Welcome to Imprint Friday and today's featured imprint: Harper Perennial. Stop by each week to be introduced to a must-read title from one of my favorite imprints. I know you'll be adding many of these books to your wish list.
Tom Franklin’s Crooked Letter, Crooked Letter garnered major critical acclaim when it debuted in hardcover last year. If you haven’t read it yet, I have some good news: The Harper Perennial paperback will be available next week. Franklin’s novel offers something for everyone: literary, mystery, character-driven, and beautifully written.
Here’s the publisher’s summary:
In the 1970s, Larry Ott and Silas "32" Jones were boyhood pals in a small town in rural Mississippi. Their worlds were as different as night and day: Larry was the child of lower-middle-class white parents, and Silas, the son of a poor, black single mother. But then Larry took a girl to a drive-in movie and she was never seen or heard from again. He never confessed . . . and was never charged.If you don’t know where the title of the book comes from, don’t worry, I didn’t either. Apparently it comes from a rhyme that schoolchildren use to help them remember how to spell the state Mississippi. "Crooked letter" stands for the letter S. I take that as a good sign because (as I’ve written here many times), I love a southern setting. Crooked Letter, Crooked Letter oozes with Deep South ambiance and dialogue. Despite the fact that Franklin doesn’t necessarily like being categorized as a southern writer (see his NPR interview), I can’t help but think of him that way.
More than twenty years have passed. Larry lives a solitary, shunned existence, never able to rise above the whispers of suspicion. Silas has become the town constable. And now another girl has disappeared, forcing two men who once called each other "friend" to confront a past they’ve buried for decades.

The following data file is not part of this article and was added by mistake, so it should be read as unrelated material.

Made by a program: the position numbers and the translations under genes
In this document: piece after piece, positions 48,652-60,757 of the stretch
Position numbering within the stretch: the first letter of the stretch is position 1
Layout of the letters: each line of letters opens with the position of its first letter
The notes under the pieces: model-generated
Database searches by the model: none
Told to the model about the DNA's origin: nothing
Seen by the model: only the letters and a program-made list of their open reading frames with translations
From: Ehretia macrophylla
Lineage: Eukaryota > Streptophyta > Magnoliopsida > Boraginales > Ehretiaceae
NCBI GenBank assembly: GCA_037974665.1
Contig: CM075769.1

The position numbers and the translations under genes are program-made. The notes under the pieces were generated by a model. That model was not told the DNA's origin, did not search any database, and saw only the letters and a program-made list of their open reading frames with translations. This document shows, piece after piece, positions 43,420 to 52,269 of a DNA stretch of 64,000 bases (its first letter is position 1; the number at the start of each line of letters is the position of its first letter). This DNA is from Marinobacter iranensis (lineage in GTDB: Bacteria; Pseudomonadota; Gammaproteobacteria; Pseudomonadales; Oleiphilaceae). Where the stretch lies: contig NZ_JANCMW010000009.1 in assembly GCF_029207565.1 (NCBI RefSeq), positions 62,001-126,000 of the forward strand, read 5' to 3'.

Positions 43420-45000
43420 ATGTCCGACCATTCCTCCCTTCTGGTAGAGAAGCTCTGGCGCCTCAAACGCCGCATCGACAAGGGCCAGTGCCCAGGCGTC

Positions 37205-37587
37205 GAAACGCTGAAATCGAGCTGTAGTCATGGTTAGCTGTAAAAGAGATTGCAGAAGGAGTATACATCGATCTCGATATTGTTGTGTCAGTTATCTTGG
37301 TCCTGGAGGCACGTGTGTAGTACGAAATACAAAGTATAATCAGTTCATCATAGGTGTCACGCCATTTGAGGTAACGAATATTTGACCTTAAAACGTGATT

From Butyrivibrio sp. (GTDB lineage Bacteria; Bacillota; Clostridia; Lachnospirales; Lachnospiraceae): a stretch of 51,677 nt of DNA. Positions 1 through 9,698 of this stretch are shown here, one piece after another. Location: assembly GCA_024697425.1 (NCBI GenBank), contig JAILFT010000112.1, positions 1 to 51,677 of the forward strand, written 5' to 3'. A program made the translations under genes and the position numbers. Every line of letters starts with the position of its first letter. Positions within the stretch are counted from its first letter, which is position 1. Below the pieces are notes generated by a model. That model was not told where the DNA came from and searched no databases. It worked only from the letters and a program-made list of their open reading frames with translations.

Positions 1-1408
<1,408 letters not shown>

I don’t have to relate to or even like the characters in a book, but I do have to have a sense of who they are and I have to believe they could be real. In that regard alone, this novel is a winner. In fact, the mystery part of the story is not necessarily center stage: the stories of Larry and Silas are what grabbed me. Add to this deeper themes such as race, friendship, and betrayal, and you have a don’t-miss read.
Here are some other thoughts:
- Spinetingler magazine noted "Franklin’s ridiculously assured way with setting and characters. The author somehow manages, without ever bogging down the page with description, to really make you feel the Deep South heat, to get you in tune to the rhythm of small town life in Chabot."
- David Langness, writing for Paste magazine said "Franklin’s latest novel works not only because of its characters and their believability and depth, and not only because of its deadeye social realism. It works because of the poetic and controlled way the writing plays out on the page and in the mind of the reader."
- Caite from A Lovely Shore Breeze wrote "The dialogue is excellent, the author’s ear for the rhythm of southern speech feeling perfect. The story is very good, even if I must admit that for me it lagged a bit in the middle. . . . I think it is a book whose story and characters will stick with you long after you finish the last page."
Harper Perennial is a featured imprint on Beth Fish Reads. For information about the imprint, please read Erica Barmash's welcome note posted here on June 18, 2010. I encourage you to add your reviews of Harper Perennial books to the review link-up page; it's a great way to discover Good Books for Cool People. And don't miss the The Olive Reader, the Harper Perennial blog.